How Long Can Breast Milk Sit Out?
Keeping Breast Milk Safe for Your Little One
Follow safe breast milk storage guidelines about keeping the milk at room temperature to avoid spoiling.
Anyone who has ever expressed breast milk respects the amount of work you go through to pump those precious ounces. And you don't want even one drop to go to waste or make your baby sick. Brushing up on your breast milk storage guidelines to be clear on how long breast milk can sit out.
Freshly Expressed Breast Milk
You're finished with the tedious task of pumping, and you have those valuable bottles of milk awaiting storage. Do you have time for a little break before you put it in the refrigerator or feed your little one? You sure do.
Ideally, you should refrigerate or use your breast milk within four hours if you keep it at room temperature. Your breast milk is safe at room temperature for up to six hours unless the room is particularly hot, in which case it needs to be used in no more than four hours. The increased temperature encourages bacterial growth, which can make the milk go bad.
So go ahead and take a quick nap, answer a few emails or enjoy some quality play time with your little one. Set a timer for four hours, and you reduce the risks of the milk going bad.
Refrigerated Breast Milk
Once you refrigerate breast milk, the guidelines become less clear. Refrigerated breast milk is best used within three days of pumping, but it's generally safe for up to five days if it is stored in clean conditions at the back of the refrigerator. Breast milk has a significant drop in its ability to fight off bacterial growth after 48 to 72 hours of refrigeration, but the bacterial growth is still low and in the safe range in most cases for several days.
Once you remove the milk from the refrigerator, the bacterial growth potential varies. If the milk is only one or two days old, it likely still has antibacterial qualities and can sit out for a short while. If more time has passed since you expressed the milk, the liquid may be more susceptible to growing bacteria once you take it out of the refrigerator. It's best to leave the milk in the refrigerator until you're ready to feed your little one or move it to the freezer.
Frozen Breast Milk
Freezing breast milk lets you store it safely for several months. Although the antibacterial traits of breast milk may drop off after being in the freezer for three weeks, most nutrients will remain in the breast milk for up to three months in the freezer. The milk can be safely stored for as long as 12 months, but it may not have as many nutrients in it. Aim to store frozen breast milk no longer than six months.
Pop the frozen breast milk in the refrigerator overnight for the safest way to defrost it. If lack of sleep makes you forget, it's also safe to defrost the milk in a bowl of warm water. As tempting as it is to quickly zap the milk in the microwave, it loses at least some of its infection-fighting power after being nuked. It's also tough to heat the milk evenly.
Since frozen milk loses a lot of its antibacterial strength, it's best to use it as quickly as possible. The defense against bacteria drops significantly after being thawed for 24 hours. Don't leave the thawed breast milk out at room temperature for more than a few hours, as the risk of bacterial growth increases significantly.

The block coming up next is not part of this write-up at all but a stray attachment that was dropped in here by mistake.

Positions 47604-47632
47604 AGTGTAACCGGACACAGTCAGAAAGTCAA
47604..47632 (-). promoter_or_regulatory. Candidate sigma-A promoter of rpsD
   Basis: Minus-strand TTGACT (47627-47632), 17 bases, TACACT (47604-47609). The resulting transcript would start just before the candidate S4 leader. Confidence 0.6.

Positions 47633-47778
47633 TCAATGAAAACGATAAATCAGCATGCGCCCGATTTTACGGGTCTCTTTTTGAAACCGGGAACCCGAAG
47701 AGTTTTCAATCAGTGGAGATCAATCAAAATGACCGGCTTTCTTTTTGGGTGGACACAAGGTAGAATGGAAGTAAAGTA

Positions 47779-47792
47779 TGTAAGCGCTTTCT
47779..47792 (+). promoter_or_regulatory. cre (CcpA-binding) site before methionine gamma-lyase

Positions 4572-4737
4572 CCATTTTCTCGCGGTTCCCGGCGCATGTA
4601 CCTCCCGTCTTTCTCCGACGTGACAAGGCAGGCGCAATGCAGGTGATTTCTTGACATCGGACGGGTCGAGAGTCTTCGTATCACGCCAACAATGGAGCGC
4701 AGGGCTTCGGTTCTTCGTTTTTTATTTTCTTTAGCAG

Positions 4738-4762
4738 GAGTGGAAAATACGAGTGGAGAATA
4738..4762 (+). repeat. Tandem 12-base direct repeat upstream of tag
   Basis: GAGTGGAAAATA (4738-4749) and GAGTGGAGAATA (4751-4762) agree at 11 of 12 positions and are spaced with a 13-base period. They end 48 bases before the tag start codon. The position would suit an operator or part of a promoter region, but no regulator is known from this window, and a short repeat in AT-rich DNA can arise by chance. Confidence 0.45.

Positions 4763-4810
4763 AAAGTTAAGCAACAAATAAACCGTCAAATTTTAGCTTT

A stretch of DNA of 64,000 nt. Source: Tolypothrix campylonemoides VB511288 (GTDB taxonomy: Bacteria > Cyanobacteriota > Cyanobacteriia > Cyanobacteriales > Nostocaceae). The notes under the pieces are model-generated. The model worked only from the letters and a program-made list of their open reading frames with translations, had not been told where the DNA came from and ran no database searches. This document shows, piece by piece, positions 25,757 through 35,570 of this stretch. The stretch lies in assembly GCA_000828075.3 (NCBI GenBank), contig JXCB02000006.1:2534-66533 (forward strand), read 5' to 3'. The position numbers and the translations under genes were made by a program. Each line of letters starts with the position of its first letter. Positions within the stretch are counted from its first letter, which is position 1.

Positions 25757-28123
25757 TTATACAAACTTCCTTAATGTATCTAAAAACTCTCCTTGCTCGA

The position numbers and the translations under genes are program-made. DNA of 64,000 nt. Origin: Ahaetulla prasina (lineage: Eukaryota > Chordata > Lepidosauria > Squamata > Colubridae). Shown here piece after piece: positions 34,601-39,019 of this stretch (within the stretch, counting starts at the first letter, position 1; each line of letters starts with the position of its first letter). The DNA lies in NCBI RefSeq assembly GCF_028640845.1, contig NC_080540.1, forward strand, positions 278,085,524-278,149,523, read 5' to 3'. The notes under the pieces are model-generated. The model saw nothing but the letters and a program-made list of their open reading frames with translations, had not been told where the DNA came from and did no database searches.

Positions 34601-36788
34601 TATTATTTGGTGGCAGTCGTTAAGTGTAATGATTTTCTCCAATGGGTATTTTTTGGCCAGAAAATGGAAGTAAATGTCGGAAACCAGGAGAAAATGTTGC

Warmed Breast Milk
Several factors impact the potential for bacterial growth in warmed breast milk. Has it been frozen? Did you thaw it more than 24 hours ago? Has it been in the refrigerator for longer than two or three days? How did you warm the milk? The older the breast milk, the less resistance it has to bacteria, which means it could go bad if it sits out for too long.
Once you start feeding your little one the warmed milk, bacteria from your baby's mouth can potentially get into the breast milk. There's no solid research on this scenario, but experts feel that partially used breast milk should stay safe at room temperature for an hour or two.
How Do You Know if Breast Milk Is Bad?
You can't see the bacterial growth, so you have to rely on what you can see and smell. Keeping track of when you pump the milk helps determine whether or not it is still good. Mark the bottle with the date if you're storing the milk in the refrigerator or freezer. If you add more breast milk to the same bottle later, keep the earliest date on the container.
Smelling the milk can tell you if it's bad. Spoiled breast milk has a strong odor. If you're up for a taste test, you know the milk is bad if it has a sour taste.
Safe Storage Guidelines
Storing breast milk safely maximizes how long you can save it while keeping your little one healthy. Use these additional guidelines for safe storage:
- Wash your hands before handling breast milk containers or breast pump parts.
- Use containers designed for milk storage.
- Wash bottles thoroughly before storage to prevent contamination.
- Feed your baby the milk within the recommended time frame.
- Store milk at the back of the refrigerator or freezer to keep it cold and avoid temperature changes when you open the door.
- If you add more milk to a container in the refrigerator, cool the new milk first.
- When in doubt, throw away milk that you feel may be contaminated.
- Mayo Clinic: Breast Milk Storage: Do's and Don'ts
- Academy of Breastfeeding Medicine Protocol Committee: ABM Clinical Protocol #8: Human Milk Storage Information for Home Use for Full-Term Infants
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